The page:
Budapest – Vienna train, Sunday 6th August There’s a father trying to get to Stuttgart to stay with a friend, so he can work enough to bring his son and wife across from Syria. He spoke about the awful treatment that he’d received in Budapest by the authorities. No food supplies, or only old dried bread when there was food. When he tried to purchase and pay for a Coke or food from a cafe he was forcibly removed, despite his ability and willingness to pay. The days in Keleti had worn everyone down, he said, but arriving in Austria to receive Banana’s and water was a drastic improvement and morale booster. There’s an Iraqi family of 3, the boisterous father and the quieter but friendly son and daughter around my age, who joined our train in Györ on the trip back to Vienna. The father was chatty despite the language barriers, and the daughter shared her stash of chocolate around our small cabin, refusing to take no for an answer. They are trying to get to Sweden. The father is still in shorts, but the weather is catching up to us by the time we arrive in Vienna.   There’s a heartbreakingly beautiful girl, aged about 6, walking up and down the train aisles with her mother – as she passes others clear a path, reaching hands to help out and ensure she doesn’t hit her head or run off too fast amongst the crowd. The sense of community here is innate, and in the enclosed space of the train feels almost jovial despite the situation. A quiet determination after so many weeks of travel.     There’s a group of 6 to 8 men, who defer to the Boisterous Iranian in conversation and banter amongst themselves to decipher notification texts when we cross the border from Hungary into Austria. Two younger guys fist bump when they pass each other, and I could swear we are on a regularly overcrowded train on an average summer Sunday, with no greater cares in the world.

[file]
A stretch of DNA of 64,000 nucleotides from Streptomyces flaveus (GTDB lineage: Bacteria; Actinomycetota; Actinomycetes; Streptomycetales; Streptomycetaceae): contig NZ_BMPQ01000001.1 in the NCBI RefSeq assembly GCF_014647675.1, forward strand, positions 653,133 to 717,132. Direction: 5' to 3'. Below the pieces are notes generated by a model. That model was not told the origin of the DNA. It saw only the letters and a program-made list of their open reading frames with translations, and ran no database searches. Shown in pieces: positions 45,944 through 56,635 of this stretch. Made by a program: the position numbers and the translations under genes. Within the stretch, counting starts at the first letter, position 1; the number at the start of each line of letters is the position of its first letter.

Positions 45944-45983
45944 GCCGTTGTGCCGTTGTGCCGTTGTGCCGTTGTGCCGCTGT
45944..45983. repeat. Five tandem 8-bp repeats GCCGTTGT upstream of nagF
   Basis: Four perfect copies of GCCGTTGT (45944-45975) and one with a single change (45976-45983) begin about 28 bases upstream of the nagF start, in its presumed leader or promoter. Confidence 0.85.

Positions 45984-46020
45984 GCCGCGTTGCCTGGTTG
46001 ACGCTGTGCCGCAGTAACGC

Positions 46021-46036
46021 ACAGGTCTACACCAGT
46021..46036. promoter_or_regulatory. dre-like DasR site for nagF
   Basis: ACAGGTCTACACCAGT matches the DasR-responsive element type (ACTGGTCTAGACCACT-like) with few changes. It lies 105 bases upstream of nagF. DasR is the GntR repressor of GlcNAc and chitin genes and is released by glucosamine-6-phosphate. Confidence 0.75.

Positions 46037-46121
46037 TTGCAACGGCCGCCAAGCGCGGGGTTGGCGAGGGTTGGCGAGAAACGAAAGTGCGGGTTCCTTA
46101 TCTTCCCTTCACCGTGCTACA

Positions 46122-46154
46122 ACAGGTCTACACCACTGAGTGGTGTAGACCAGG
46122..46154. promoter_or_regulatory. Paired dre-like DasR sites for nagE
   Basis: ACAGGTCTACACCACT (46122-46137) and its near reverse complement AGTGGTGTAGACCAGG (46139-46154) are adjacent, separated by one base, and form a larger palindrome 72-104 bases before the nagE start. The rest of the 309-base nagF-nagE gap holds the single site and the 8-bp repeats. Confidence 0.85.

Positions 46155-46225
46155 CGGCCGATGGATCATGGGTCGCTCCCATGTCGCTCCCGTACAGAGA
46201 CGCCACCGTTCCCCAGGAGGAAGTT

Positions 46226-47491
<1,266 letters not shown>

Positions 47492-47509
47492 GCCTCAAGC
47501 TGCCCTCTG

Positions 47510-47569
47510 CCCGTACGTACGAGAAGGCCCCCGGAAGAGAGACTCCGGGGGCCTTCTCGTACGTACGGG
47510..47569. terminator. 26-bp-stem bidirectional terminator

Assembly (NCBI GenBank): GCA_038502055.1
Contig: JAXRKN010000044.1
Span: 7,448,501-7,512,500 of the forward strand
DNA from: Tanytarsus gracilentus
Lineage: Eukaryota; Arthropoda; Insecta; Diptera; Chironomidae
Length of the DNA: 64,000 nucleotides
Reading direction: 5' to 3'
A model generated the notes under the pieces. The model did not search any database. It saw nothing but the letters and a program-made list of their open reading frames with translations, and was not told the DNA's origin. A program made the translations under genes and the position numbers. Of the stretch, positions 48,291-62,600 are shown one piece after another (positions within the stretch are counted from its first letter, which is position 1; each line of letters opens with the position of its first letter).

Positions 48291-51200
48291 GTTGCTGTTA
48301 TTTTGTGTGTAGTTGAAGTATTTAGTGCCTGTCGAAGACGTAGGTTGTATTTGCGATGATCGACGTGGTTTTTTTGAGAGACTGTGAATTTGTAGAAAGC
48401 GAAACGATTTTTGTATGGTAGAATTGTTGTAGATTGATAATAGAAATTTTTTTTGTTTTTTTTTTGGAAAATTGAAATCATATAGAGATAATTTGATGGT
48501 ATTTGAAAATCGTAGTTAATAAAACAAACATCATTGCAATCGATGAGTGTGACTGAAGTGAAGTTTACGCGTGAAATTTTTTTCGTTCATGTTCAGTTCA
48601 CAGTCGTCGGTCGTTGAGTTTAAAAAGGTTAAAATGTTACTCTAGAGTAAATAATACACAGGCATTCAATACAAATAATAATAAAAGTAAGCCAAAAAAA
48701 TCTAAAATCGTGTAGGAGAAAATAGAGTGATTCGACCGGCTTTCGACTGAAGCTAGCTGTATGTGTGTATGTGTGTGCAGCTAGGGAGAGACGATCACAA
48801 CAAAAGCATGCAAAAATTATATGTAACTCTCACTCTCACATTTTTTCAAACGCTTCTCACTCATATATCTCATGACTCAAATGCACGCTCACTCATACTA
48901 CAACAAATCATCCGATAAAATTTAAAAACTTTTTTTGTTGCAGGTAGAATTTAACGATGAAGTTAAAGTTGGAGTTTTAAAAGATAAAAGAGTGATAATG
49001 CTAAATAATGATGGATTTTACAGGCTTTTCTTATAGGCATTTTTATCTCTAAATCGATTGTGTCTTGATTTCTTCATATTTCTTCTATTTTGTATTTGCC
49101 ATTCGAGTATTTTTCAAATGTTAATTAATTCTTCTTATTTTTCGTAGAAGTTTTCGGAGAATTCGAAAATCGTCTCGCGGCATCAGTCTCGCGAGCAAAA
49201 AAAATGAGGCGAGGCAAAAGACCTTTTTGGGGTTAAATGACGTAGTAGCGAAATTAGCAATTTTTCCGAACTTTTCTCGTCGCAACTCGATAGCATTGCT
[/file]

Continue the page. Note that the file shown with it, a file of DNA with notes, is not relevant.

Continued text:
There’s hundreds of others on the train with us – and arriving into Westbahnhof we’re greeted with cheers and support. It’s a beautiful outpouring by the local Austrians, matched only by the number of cameras and media to meet us. The weird thing is, after the long ride, it doesn’t feel like I’m surrounded by Refugees with a capital ‘R’. I’m surrounded by people that needed wifi to check Facebook to tell friends they are safe, by people who studied at university and were lucky enough they had the money available to escape Syria, by guys who can still joke amongst each other.  People exactly like my friends.